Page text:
The default position with a promissory note is that the tender and acceptance of a promissory note is a conditional payment.18 The condition is that, when it is presented, it is honoured. When it is received, the creditor’s rights against the debtor are suspended (not extinguished, as is the case when legal tender is presented). If, on presentation, the promissory note is not honoured, the creditor’s rights against the debtor revive.

The principle is that a promissory note is given and taken in payment as its face value in money. It is not as merely given a right of action for the creditor to litigate a counterclaim per Lord Denning MR in Fielding & Platt Ltd v Selim Najjar: 19

“We have repeatedly said in this court that a bill of exchange or a Promissory Note is to be treated as cash. It is to be honoured unless there is some good reason to the contrary.”

A promissory note can also be an absolute, not just a conditional, method of payment. Whether it is absolute depends on the intent of the parties and is a question of fact.20

In the Victorian Supreme Court case of Mobil Oil Australia Ltd v Caulfield Tyre Service Pty Ltd, 21 the status of a bill of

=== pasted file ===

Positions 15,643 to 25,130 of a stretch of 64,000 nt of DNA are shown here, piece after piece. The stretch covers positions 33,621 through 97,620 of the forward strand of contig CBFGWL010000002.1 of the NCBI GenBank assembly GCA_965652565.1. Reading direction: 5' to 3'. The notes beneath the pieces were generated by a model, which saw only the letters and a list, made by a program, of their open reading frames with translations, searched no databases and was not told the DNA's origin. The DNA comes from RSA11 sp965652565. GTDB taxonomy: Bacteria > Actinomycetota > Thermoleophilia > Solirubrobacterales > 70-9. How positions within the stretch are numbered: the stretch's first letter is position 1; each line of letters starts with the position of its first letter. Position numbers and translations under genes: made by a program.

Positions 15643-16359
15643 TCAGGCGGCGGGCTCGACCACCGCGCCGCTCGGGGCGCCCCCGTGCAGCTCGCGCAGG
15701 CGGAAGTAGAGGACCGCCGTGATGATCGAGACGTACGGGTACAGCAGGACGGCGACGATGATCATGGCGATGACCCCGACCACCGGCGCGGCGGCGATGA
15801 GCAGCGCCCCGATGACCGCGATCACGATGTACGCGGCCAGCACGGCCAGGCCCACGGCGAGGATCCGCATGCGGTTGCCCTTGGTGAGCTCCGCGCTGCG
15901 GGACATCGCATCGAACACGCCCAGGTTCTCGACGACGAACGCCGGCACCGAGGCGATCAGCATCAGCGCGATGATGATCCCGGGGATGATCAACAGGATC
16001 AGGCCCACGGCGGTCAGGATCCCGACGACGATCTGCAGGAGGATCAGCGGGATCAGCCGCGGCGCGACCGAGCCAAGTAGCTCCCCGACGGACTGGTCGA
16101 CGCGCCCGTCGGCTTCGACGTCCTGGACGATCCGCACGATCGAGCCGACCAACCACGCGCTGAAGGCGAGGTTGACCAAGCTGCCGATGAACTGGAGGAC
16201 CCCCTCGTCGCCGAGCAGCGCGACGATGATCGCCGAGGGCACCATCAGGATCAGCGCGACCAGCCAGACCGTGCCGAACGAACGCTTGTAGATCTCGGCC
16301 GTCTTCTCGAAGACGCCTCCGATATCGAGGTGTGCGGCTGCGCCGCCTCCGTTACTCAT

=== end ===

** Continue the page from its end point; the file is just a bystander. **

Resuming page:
exchange as a payment instrument and the obligations of the person to whom the bill is “addressed” were considered. In the course of delivering his judgment in that case, Young CJ referred favourably to observations on the character of negotiable instruments, such as bills of exchange and promissory notes, made in several UK cases. These references include:

“… the bona fide holder for value of a bill of exchange is entitled, save in truly exceptional circumstances, on its maturity, to have it treated as cash…[22]

Bills of exchange are treated as cash, and unless there are exceptional circumstances where there is an action between the immediate parties to a bill of exchange judgment will not be held up by virtue of a counterclaim by the defendant and execution will not be stayed.[21]